Stack Overflow is a community of 4.7 million programmers, just like you, helping each other.

Join them; it only takes a minute:

Sign up
Join the Stack Overflow community to:
  1. Ask programming questions
  2. Answer and help your peers
  3. Get recognized for your expertise

I need to spawn a separate python process that runs a sub script.

For example:

main.py runs and prints some output to the console. It then spawns sub.py which starts a new process. Once main.py has spawned sub.py it should terminate whilst sub.py continues to run.

Thank you.

Edit:

When I run main.py it prints 'main.py' but nothing else and sub.py doesn't launch.

main.py

print "main.py"

import subprocess as sp
process=sp.Popen('sub.py', shell=True, stdout=sp.PIPE, stderr=sp.PIPE)
out, err = process.communicate(exexfile('sub.py'))  # The output and error streams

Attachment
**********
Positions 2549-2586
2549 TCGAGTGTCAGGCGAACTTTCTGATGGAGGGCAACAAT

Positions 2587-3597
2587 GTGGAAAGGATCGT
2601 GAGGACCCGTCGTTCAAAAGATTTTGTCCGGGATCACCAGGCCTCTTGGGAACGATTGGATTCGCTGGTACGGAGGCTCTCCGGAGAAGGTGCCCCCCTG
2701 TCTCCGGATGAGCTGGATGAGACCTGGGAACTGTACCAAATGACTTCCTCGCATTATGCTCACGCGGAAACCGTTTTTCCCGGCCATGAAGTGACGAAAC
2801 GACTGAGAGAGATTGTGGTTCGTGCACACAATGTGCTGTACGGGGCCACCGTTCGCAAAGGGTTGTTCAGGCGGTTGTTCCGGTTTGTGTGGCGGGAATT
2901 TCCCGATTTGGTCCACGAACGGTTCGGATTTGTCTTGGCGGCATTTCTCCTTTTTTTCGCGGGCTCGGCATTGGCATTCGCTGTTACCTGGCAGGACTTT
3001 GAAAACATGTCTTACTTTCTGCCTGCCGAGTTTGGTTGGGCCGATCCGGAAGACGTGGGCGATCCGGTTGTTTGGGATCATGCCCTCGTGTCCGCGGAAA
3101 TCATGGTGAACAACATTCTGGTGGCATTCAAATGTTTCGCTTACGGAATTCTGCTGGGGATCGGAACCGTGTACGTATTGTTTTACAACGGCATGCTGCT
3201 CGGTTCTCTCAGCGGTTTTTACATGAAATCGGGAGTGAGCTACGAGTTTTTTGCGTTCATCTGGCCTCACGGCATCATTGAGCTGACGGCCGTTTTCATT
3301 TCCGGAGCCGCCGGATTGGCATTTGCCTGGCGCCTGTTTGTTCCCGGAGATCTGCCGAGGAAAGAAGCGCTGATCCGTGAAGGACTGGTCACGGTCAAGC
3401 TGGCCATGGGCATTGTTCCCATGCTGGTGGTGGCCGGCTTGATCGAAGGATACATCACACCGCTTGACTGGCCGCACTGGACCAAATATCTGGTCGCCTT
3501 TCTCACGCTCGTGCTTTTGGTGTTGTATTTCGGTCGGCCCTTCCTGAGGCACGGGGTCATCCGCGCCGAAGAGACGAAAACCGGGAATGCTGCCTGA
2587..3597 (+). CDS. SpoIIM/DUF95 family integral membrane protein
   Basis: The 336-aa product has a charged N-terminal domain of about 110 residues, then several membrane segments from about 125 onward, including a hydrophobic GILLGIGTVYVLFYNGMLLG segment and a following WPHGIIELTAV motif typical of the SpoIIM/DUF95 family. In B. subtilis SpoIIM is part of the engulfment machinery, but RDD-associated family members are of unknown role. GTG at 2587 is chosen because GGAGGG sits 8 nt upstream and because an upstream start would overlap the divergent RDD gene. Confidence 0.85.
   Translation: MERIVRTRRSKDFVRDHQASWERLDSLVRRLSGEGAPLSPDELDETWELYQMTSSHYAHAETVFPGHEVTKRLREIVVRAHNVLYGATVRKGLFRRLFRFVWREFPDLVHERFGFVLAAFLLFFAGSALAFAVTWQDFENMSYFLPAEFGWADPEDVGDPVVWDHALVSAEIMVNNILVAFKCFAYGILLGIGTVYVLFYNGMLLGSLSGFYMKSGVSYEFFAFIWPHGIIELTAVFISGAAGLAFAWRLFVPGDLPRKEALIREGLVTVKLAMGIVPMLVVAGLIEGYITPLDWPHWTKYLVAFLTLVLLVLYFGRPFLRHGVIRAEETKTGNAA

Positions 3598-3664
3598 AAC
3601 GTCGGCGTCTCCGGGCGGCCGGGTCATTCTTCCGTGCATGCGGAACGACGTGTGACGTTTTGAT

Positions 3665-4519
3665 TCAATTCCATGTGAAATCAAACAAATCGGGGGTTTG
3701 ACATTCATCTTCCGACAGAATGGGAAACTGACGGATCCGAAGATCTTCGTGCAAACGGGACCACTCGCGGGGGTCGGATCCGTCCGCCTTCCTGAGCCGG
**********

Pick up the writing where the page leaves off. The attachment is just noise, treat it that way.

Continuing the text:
raw_input("Press any key to end.")

sub.py

print "sub.py"
raw_input("Press any key to end.")
share|improve this question
    
What operating system you are on? Do you launch main.py from some ide? – eat Apr 10 '11 at 12:37

execfile

The straightforward approach:

execfile('main.py')

Subprocess

Offers fine-grained control over input and output, can run processes in background:

import subprocess as sp
process=sp.Popen('other_file.py', shell=True, stdout=sp.PIPE, stderr=sp.PIPE)
out, err = process.communicate()  # The output and error streams.
share|improve this answer
    
Thank you, though I can't get it to work. See my edit. – KeyPick Apr 10 '11 at 12:26
    
You need to enter data to the communicate method. Will edit my answer soon. – Adam Matan Apr 10 '11 at 12:42
    
Thanks. I've added exexfile('sub.py') to the communicate() method, and now it runs the sub.py file, but in the same console so how do you get it to run seperately? I'm probably missing something really simple, sorry. Thanks again. – KeyPick Apr 10 '11 at 13:09
    
>> Once main.py has spawned sub.py it should terminate whilst sub.py continues to run. – geowar Feb 22 '13 at 1:30

Your Answer

 
discard

By posting your answer, you agree to the privacy policy and terms of service.

Not the answer you're looking for? Browse other questions tagged or ask your own question.